“What You See Is All There Is.” This is a phrase Kahneman frequently uses in his book to describe System 1’s tendency to focus solely on the information at hand, failing to account for relevant information that might be missing. It attempts to construct a story with that information to make sense of it and judges its validity based on the coherence of that story rather than on the quality of the supporting evidence.
For example, consider a poor-performing mutual fund that replaces its manager with a star who has a long record of success running a different portfolio at the firm. Three years later, it is among the best-performing funds in its category. That story seems to support the obvious conclusion that the new manager turned things around. But there’s not enough information to know that.
System 1 doesn’t stop to consider alternatives that weren’t presented. For instance, the performance turnaround may not have come from any changes to the portfolio. Rather, after a stretch of underperformance, the holdings the original manager selected may have been priced to deliver better returns going forward. Luck could have also played a role. However, the stories that System 1 creates leave little room for chance, often searching for causal relationships where there are none.
We can do better by asking what other information might be relevant and how reliable the source is, and accounting for chance. The best way to do that is to start with the base rates of the group of which the specific case is a part and adjust from there based on the dependability of the information available about the case. For example, to gauge the likelihood that an active manager will outperform, start with the success rates for that Morningstar Category in the Active/Passive Barometer and make small adjustments to those figures based on what you know about the manager.
Availability Bias. This is the tendency to judge the likelihood of an event based on how easily it is to think of examples. This bias is an extension of System 1’s focus on the information at hand and eagerness to answer an easier question. It suggests that perceptions of risk are influenced by recent experiences with losses. After a market downturn, the market feels riskier than it does after a long rally and memories of past losses are more distant. This may even cause the market to sell off more than it should during market downturns, as perceptions of risk change more statistical measures of risk.
While it’s possible to fight this bias by becoming better informed about the relevant statistics, it’s difficult to overcome. Examples that resonate with us, particularly personal experiences, ring louder than abstract statistics. The best we can do is to recognise that innate bias and educate ourselves.
For most, losing $500 feels worse than the joy that winning $500 brings. Even though such changes have very little impact on most people’s wealth, it is natural to fixate on losses. And $500 feels like a bigger deal when going from a $500 loss to a $1,000 loss than it does going from $10,000 to $10,500. System 1 is the source of these feelings, and it automatically evaluates potential gains and losses. Unfortunately, System 1 is not well-suited to evaluate probability. It tends to overweight unlikely outcomes and underweight high-probability events. This behaviour is described by Prospect Theory, which makes a set of predictions, as shown in Exhibit 1.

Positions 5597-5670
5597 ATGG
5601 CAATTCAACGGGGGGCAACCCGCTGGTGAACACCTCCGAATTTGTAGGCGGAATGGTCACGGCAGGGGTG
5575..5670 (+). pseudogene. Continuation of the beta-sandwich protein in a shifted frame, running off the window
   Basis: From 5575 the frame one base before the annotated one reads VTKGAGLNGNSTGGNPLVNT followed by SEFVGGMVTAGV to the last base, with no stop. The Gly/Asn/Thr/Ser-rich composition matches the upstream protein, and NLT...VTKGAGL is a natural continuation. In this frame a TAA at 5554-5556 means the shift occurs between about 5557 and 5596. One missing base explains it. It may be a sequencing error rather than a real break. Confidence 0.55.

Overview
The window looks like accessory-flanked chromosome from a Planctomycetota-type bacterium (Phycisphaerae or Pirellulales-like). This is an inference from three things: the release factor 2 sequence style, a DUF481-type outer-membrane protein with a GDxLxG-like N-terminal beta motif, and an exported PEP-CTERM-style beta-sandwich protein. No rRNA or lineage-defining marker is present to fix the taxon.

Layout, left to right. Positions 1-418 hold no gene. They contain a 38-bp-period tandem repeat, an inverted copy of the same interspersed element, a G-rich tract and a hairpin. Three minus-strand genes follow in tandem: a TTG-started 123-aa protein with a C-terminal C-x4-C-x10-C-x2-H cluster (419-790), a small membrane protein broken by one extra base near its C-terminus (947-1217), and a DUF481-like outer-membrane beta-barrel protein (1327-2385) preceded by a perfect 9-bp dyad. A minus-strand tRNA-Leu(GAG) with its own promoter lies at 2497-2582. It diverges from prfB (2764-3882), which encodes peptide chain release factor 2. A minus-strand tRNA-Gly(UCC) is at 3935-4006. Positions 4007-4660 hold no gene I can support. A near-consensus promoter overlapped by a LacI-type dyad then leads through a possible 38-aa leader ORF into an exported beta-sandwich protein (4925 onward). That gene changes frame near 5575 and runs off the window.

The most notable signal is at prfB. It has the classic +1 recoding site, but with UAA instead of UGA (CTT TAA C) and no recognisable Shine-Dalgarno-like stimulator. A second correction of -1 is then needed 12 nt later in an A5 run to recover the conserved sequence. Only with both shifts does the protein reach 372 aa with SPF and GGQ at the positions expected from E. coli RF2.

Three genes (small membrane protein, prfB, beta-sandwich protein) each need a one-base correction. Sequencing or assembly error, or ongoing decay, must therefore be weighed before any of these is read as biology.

When the likelihood of gains is high, System 1 underweights the value of the probability and it becomes less sensitive to changes in wealth as they increase. This leads to an undervaluation of the bet and risk-averse behaviour, where a smaller gain with no risk would be more attractive to most. For example, this may explain why someone with a strong case might settle for less than the expected value of the lawsuit.
When the likelihood of losses is high, these same effects—underweighting the value of the probability and diminishing sensitivity to changes in wealth— lead to risk-seeking behaviour. This is the most surprising prediction of Prospect Theory. To someone who is already in the hole, it may seem attractive to take even more risk to get back to even (such as pouring more money into a stock with deteriorating fundamentals) rather than to accept those losses.
System 1 doesn’t do so great with low-probability events either. We tend to think in terms of possibility rather than probability. This leads to risk-seeking behaviour in the realm of gains—like buying lottery tickets—and risk-averse behaviour when losses are possible, where we are willing to pay more than the expected value of the potential loss to eliminate the risk. This is how insurance companies stay in business.
The best remedy for many of the behavioural biases Kahneman highlights is to slow down, think critically, and be skeptical of your first instinct when the stakes are high. Reframing financial decisions more broadly can also facilitate more-prudent risk-taking and behaviour. For example, rather than viewing investments in isolation, it’s better to focus on the entire portfolio and evaluate potential gains and losses based on their impact on your long-term wealth. That means if you have a long investment horizon, it isn’t necessary to lose sleep over market downturns. It’s not always easy, but the added effort and restraint should be worth it.